A vintage view of Riverside Amusement Park (image: ebay)

“In The Park” has visited Wonderland Amusement Park on the near east side and White City on Indy’s north side. The last stop on our tour of bygone Indianapolis amusement parks takes us to the near west side. For over sixty years, Riverside Amusement Park sat adjacent to Riverside City Park at 30th Street between the White River and the Central Canal.

In 1902, Frederick Ingersoll of the Pittsburgh Construction Company teamed with Indianapolis entrepreneurs J. Clyde Power, Bert Feibleman, and Albert Lieber (maternal grandfather to famed Hoosier author Kurt Vonnegut) to develop an amusement park adjacent to Riverside City Park. This location was unique—the regional park drew many visitors looking to escape the hustle and bustle of city life, visit the animals at an early version of a local zoo, or play golf on one of the three public courses that sprang up between 1900 and 1904.

Indianapolis historian Connie Zeigler described Riverside Amusement Park’s early years in her work “Indianapolis Amusement Parks, 1903-1911: Landscapes on the Edge.” She notes that the park’s owners opted to forego an admission fee, instead charging for each attraction individually. Patrons traded their dimes and nickels for a turn on the Circle Swings, a trip through the Walking Glass Maze, or a pony ride. The banks of the White River provided a place for visitors to sunbathe, swim, and launch sailboats and canoes.

Local businessman J. S. Sandy took over management of the park in 1906. In an effort to compete with Wonderland and White City, he hired 120 men to expand his park. New rides, such as an electric carousel, a miniature railway, and a “Gee-Whiz,” were constructed. The enterprising owner also hired entertainers like Buckskin Ben’s Wild West Show, Famous Cowboy Band, and The World’s Largest Trained Steer.  Once Riverside had new attractions, Sandy’s next task was to get people to and from the park. He arranged for additional streetcar services to the area, and by the beginning of the 1906 season, a trolley car arrived at the entrance almost every three minutes! This likely contributed to the Park’s astounding attendance record on May 6, 1906: Sandy claimed that 30,000 visitors passed through Riverside Amusement Park’s gates that day.  Zeigler notes that this figure is questionable, as this would have represented almost one-fifth of Indianapolis’s total population at the time!


In 1910, one of the park’s most memorable attractions opened: a six story diving tower, providing a place for young daredevils to show off in front of their friends and potential love interests. On August 27, 1911, the swimming area was the site of a model battleship and airship skirmish called “Battle A.D. 2000.” Unlike White City and Wonderland Amusement Parks, Riverside opted to erect fewer mechanized rides and capitalize on existing assets–namely its easy access to the water. Though both competitors were consumed by fire a few years after their opening, they were not financially solvent, having spent large sums on the newest and most exciting mechanized attractions. They likely would have gone bankrupt, had they survived.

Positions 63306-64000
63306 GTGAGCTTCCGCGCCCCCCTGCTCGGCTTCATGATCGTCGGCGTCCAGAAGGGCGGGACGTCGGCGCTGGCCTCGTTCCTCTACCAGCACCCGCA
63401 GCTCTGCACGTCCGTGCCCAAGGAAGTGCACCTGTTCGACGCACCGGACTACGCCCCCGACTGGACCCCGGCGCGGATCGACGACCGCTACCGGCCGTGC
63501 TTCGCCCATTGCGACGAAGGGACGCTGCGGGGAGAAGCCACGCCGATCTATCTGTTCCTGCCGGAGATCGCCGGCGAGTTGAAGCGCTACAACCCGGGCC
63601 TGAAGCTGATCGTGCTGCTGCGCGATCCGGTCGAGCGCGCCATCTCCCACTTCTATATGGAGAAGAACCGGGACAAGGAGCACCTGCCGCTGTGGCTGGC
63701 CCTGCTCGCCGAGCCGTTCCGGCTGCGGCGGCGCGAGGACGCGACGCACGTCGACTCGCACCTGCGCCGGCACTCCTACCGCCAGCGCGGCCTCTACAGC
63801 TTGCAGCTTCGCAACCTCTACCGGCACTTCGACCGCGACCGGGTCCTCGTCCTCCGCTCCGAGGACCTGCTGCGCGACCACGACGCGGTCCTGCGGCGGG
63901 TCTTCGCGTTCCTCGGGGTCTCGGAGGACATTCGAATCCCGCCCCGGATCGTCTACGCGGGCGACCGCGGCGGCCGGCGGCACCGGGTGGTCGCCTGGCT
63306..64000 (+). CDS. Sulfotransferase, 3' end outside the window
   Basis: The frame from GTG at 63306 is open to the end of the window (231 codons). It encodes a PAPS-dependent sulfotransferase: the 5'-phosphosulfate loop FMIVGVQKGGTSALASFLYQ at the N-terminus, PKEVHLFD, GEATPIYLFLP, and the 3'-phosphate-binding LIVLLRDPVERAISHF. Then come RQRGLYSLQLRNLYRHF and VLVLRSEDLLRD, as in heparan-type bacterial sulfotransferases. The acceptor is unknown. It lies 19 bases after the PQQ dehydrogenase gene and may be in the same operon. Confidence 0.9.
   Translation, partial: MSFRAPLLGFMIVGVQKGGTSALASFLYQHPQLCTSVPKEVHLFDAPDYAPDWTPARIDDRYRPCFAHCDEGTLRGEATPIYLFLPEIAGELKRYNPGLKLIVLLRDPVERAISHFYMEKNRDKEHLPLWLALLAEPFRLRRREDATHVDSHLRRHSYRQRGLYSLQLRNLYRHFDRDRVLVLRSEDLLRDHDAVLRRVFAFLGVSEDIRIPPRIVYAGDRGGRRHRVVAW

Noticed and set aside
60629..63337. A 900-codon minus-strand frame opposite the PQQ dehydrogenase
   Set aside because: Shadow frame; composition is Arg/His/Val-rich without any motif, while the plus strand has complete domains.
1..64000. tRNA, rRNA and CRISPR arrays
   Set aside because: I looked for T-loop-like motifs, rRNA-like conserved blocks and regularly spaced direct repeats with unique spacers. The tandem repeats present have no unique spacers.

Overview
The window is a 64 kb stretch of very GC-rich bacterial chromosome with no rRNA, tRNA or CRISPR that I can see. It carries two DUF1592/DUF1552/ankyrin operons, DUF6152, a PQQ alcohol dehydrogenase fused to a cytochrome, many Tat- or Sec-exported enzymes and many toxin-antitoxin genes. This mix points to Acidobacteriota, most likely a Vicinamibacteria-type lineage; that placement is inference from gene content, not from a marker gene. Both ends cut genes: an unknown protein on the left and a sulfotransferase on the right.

The diving tower at Riverside Amusement Park

The diving tower at Riverside Amusement Park

Lewis Coleman took the helm of Riverside Amusement Park in 1919 and added rides, including: Dodge ‘Em Cars and two roller coasters—The Flash and The Thriller. Coleman’s son, John, headed the park from 1939, until its eventual demise in 1970. The younger Coleman was known for being deeply patriotic and held special events on Memorial and Independence Days. During World War II, the park remained open later at night to accommodate second-shift factory workers.


Riverside saw a surge in attendance shortly after World War II, but the popularity of the personal automobile opened up new recreation opportunities for the people of Indianapolis outside the city limits. While the swimming and boating facilities remained popular, the rides began to fall into disrepair and required costly improvements. In an effort to boost attendance, a flat admission price was instituted.  Adults paid $1.50 on weekdays and $2 on the weekends.  Children under age 11 were admitted for $1; those under five were free.


The park’s “White’s Only” admission policy marks an embarrassing chapter in the city’s history and for this park.

The park was only open to non-white patrons on infrequent “Colored Frolic Days.”  In 1963, the NAACP Youth Council protested the park for its discriminatory practices.  The next year, Riverside Amusement Park changed its admission policy to allow “minority” visitors. However, the park’s image never fully recovered from the public controversy. It closed at the end of the 1970 season.

Orders were issued for the remains of the amusement park to be razed in 1978. The land was redeveloped for residential purposes, and remains so today.